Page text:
A GANG leader who gunned down a rival in a motorbike ambush during a city drugs war has been sent to prison over an extortion bid.
Marc Webley was jailed for 11 years in 2005 for shooting convicted drug dealer Peter Simpson in the back in Granton as part of a violent feud.
The 27-year-old has now been given six months after pleading guilty to trying to intimidate a man into handing over £1000 at a garage.
It is understood that Webley now faces an appearance before the parole board, which may rule that he must finish the rest of his sentence for the shooting. Such a decision could put Webley behind bars until 2016.
Webley tried to extort the cash from Grant Ingles at Bob’s Garage on Jane Street, Leith, on April 9.
Webley – who ran up more than 60 convictions while a teenager – pled guilty at Edinburgh Sheriff Court on Thursday to behaving in a threatening or abusive manner to demand £1000 from Mr Ingles. He had been held on remand at Saughton Prison.
Michael Hood, 30, also described as a prisoner at Saughton, faced the same charge but his not guilty plea was accepted by the Crown.
Bob’s Garage said that Mr Ingles was not an employee and did want to comment.
Back in 2004, the Young Mental Royston gang – fronted by Webley – became embroiled in a battle for control of the trade in Class A drugs and cannabis in north Edinburgh.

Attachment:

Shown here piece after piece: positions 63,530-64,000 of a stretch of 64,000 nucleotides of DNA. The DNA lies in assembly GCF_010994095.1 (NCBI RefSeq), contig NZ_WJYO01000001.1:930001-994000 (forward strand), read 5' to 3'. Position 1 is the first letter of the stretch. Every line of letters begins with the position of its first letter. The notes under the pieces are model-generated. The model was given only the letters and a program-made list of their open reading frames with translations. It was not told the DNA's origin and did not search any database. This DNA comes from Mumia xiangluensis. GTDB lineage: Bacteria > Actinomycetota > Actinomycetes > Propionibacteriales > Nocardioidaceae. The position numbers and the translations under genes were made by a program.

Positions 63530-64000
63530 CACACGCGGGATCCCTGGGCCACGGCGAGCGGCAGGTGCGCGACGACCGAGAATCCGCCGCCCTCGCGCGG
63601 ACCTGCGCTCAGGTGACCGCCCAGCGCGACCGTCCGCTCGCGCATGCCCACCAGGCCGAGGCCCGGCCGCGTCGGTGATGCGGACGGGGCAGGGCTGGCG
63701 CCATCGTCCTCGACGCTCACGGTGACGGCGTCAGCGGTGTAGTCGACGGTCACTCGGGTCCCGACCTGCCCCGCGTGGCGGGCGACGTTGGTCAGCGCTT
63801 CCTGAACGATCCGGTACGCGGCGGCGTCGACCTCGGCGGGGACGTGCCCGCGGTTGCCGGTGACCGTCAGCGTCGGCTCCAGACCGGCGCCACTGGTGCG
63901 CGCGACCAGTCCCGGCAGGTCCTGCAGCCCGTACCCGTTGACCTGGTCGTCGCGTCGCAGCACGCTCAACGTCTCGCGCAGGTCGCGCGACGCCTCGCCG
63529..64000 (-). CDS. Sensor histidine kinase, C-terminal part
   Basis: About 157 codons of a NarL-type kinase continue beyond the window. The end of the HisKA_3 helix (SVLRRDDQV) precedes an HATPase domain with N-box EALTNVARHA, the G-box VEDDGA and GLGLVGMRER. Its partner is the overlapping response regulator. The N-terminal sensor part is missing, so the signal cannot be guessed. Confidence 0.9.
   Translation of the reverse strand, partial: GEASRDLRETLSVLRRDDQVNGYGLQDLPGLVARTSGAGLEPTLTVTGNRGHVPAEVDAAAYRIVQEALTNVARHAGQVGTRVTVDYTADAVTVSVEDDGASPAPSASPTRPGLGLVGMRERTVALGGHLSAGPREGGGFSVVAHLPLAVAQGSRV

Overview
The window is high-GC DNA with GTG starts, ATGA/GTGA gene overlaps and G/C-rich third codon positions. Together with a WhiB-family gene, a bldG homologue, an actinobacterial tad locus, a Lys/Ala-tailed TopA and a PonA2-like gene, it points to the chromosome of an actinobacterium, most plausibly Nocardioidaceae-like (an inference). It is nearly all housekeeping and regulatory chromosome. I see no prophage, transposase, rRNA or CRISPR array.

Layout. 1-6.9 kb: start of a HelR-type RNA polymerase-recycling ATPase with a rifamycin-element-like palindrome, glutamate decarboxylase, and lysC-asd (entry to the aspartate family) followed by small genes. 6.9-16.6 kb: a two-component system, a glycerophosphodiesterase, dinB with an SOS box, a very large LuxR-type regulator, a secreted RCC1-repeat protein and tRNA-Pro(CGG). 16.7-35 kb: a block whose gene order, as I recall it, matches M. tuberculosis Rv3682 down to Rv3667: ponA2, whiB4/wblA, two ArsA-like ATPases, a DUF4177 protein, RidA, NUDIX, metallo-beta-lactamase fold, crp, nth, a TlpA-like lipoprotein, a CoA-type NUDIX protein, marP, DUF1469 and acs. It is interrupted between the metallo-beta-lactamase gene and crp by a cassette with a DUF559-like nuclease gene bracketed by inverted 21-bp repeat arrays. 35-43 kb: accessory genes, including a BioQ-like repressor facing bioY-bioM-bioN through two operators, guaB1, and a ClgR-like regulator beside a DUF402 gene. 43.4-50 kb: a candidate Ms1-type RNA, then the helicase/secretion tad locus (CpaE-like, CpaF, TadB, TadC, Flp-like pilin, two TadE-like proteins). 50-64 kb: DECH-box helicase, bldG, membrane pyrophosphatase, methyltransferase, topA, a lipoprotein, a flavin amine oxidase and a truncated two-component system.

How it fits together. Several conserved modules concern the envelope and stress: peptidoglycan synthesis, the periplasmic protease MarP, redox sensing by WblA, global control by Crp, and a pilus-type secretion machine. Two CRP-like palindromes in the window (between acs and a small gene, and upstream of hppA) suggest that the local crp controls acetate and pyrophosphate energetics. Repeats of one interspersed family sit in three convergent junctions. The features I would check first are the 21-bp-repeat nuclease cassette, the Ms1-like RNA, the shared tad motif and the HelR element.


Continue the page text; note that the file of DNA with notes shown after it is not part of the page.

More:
They clashed with 45-year-old Simpson, who portrayed himself as a “Robin Hood-figure”, but police believed he wanted to stop the young pretenders taking over his “patch”.
The feud saw petrol bombs hurled at Simpson’s flat, and the shooting of one of his associates, gangland hitman Frank Doris.
The violence culminated with Simpson being followed by Webley and James Tant, then 21, on a motorbike in January 2005. Both wearing balaclavas, Tant threatened him with a sawn-off shotgun before Webley fired five times with a semi-automatic handgun, hitting Simpson once.
Webley, from Wardieburn, and Tant, from West Pilton, were both jailed for 11 years. Simpson was later jailed for a knife attack on Tant on a city bus.
After being released early from his sentence, it is understood that Webley was subject to a recall if he re-offended while on licence. The parole board must now decide how much of the remaining term he should serve.
A Scottish Prison Service spokesman said: “We do not comment on individual prisoners.”